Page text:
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Student Financial Aid Code of Conduct

Allegany College of Maryland

The ACM Student Financial Aid Office (ACM SFAO) is a member of the National Association of Student Financial Aid Administrators (NASFAA), the Eastern Association of Student Financial Aid Administrators (EASFAA), and the Delaware-District of Columbia-Maryland Association of Student Financial Aid Administrators (DEDCMD ASFAA). 

All of our actions and decisions are bound by NASFAA's Statement of Ethical Principles and Code of Conduct for Institutional Financial Aid Professionals (see below) and regulations developed by the Department of Education of the U.S. Federal Government.  Staff in our office will always act in the best interest of our students and their families.

Currently, ACM participates in the Federal Direct Student Loan Program.  As such, the Department of Education is the lender for all of our Title IV Federal Student Loans.  However, should the Federal Family Education Loan Program (FFELP) be revived, the following code of conduct will be adhered to.

 

Established April 2009 -
The Higher Education Opportunity Act of 2008 requires educational institutions participating in a Title IV Loan Program to adhere to a Code of Conduct, which prohibits conflicts of interest between Allegany College of Maryland's (ACM) officers, employees, and agents with any lender, lender servicer, and/or guarantor.  Sections 487 (a) (25) and 487 (e) of the Higher Education Act of 1965, as amended, require the development, administration, and enforcement of a Student Financial Aid Code of Conduct to govern federal student aid programs.  Staff members of the ACM Student Financial Aid Office (SFAO) are bound to act in compliance with the ACM Student Financial Aid Code of Conduct, the Maryland State Code of Conduct, and the Statement of Ethical Principles and Code of Conduct from the National Association of Student Financial Aid Administrators (NASFAA).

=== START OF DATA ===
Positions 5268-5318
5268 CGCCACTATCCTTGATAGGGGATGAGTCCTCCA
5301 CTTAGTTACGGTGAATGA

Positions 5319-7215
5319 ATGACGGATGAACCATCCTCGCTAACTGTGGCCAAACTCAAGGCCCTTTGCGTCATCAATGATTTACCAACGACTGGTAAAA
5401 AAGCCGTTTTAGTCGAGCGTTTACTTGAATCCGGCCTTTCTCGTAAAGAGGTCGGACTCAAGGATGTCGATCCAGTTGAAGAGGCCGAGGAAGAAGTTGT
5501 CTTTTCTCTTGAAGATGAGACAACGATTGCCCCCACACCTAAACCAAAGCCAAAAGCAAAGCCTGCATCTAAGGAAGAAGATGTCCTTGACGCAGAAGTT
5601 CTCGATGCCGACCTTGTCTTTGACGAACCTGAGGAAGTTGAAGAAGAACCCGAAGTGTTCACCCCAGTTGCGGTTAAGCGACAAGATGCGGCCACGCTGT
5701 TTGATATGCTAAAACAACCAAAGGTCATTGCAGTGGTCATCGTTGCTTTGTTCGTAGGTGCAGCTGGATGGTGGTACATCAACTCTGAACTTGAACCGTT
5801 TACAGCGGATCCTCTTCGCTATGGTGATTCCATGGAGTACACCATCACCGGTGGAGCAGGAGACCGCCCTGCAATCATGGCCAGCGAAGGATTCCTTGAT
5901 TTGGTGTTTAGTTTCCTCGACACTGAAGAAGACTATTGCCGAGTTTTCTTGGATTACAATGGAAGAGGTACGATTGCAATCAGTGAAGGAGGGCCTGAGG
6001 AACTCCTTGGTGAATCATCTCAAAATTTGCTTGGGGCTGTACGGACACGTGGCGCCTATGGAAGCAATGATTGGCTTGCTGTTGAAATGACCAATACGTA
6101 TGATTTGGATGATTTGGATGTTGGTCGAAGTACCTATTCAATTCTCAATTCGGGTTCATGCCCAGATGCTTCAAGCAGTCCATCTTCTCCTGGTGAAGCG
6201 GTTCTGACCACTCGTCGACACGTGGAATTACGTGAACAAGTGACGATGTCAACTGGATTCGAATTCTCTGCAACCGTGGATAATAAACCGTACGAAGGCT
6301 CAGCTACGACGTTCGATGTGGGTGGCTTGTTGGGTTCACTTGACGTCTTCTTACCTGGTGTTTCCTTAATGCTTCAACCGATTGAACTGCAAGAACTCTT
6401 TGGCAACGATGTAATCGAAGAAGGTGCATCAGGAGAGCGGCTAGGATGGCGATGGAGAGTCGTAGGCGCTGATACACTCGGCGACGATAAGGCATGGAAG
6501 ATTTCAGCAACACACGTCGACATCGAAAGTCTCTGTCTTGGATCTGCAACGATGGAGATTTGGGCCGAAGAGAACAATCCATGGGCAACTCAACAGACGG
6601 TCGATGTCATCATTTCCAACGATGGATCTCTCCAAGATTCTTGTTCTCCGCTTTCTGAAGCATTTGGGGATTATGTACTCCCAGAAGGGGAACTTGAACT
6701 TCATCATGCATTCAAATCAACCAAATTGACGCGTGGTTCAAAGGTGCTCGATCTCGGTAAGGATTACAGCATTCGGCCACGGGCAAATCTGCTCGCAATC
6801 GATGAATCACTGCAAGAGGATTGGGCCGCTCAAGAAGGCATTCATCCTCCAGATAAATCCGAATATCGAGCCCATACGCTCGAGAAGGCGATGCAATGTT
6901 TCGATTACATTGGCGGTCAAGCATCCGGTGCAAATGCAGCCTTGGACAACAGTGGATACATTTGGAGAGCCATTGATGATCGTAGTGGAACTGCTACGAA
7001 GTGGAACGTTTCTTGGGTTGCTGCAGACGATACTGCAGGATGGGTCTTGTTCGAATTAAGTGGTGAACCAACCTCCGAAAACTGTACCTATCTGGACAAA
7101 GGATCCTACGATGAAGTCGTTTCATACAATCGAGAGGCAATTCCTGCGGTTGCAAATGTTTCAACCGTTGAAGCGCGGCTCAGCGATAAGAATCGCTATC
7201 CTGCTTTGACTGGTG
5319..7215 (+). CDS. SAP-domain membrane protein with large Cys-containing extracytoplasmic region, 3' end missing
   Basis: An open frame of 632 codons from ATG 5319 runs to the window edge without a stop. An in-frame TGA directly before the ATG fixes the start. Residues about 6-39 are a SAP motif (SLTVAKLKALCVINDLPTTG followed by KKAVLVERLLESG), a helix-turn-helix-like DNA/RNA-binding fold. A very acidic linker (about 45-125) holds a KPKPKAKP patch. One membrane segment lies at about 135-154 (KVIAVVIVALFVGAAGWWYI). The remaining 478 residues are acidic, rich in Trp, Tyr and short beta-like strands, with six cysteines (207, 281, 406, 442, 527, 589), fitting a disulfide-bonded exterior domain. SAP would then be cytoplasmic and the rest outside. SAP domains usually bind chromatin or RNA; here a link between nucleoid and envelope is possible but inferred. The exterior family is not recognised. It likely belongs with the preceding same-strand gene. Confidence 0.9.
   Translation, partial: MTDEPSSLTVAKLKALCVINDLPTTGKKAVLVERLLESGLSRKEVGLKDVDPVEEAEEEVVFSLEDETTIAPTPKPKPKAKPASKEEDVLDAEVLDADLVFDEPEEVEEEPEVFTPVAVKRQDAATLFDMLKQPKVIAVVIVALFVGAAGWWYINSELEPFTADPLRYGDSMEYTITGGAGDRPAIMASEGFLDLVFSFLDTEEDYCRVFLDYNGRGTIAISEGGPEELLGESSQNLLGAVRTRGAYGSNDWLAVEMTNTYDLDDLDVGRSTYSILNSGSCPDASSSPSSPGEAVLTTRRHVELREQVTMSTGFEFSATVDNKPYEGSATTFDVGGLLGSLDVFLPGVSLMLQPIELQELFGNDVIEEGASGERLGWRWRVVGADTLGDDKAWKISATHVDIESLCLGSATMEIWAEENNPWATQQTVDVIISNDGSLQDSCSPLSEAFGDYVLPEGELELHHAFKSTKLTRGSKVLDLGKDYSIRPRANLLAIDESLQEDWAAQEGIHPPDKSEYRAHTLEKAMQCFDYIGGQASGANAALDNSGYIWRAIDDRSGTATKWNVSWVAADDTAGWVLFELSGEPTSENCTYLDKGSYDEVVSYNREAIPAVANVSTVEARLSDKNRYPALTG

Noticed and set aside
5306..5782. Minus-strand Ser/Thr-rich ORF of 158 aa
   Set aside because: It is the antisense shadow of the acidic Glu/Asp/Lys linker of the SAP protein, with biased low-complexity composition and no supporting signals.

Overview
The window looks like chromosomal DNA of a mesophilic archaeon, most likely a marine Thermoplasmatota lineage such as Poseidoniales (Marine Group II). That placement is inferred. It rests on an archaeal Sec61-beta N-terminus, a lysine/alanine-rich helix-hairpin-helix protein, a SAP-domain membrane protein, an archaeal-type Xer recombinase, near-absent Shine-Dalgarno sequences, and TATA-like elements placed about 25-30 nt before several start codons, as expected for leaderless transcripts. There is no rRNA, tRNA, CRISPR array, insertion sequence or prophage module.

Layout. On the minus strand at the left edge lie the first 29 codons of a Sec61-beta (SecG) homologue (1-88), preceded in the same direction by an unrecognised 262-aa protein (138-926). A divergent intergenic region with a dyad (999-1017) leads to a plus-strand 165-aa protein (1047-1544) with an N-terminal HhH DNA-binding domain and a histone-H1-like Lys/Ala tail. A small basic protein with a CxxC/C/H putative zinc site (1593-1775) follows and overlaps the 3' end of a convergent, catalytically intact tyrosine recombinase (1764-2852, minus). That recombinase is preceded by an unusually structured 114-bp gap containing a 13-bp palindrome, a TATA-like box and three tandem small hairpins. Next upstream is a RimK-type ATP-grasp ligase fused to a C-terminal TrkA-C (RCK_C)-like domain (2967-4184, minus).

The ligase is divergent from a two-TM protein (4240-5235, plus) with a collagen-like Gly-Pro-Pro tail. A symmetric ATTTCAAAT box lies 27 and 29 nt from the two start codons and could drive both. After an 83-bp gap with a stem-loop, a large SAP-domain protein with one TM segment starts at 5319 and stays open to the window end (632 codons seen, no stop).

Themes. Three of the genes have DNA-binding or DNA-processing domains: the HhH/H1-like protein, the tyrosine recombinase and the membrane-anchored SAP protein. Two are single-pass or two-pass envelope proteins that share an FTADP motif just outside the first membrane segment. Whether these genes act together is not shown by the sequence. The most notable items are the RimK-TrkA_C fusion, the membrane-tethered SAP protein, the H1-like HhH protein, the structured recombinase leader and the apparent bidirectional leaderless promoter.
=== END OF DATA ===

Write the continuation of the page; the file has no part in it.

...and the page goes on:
Officers, employees, contract employees, trustees, and agents, including alumni associations, booster clubs, foundations, athletic organizations, social, academic, and professional organizations, and other organizations directly or indirectly associated with or authorized by ACM, agree to the provisions of the ACM Student Financial Aid Code of Conduct and will refrain from:

  • Revenue Sharing
    • No officer, employee, or agent of ACM shall enter into any revenue-sharing or profit-sharing arrangement with any lender.
  • Denial of Borrower's Lender Choice
    • The ACM SFAO shall not deny or delay a Federal Family Education Loan Program (FFELP) borrower his/her choice of a FFELP Lender or Guarantor.  The ACM SFAO shall not assign, through any awarding, certifying, or packaging method, a borrower's loan to a particular lender.
  • Prepackaging Private/Alternative Loans
    • The ACM SFAO will not package a private/alternative education loan as part of the student's financial aid award, unless the student has signed the FFELP Waiver Form and continues to agree to the terms and conditions of the private/alternative loan.  The ACM SFAO may suggest that a student borrow under the private/alternative program if the borrower is ineligible for additional funding, has exhausted the limits of the Title IV loan programs, or refuses to complete the Free Application for Federal Student Aid.
  • Accepting Gifts, Goods, and/or Services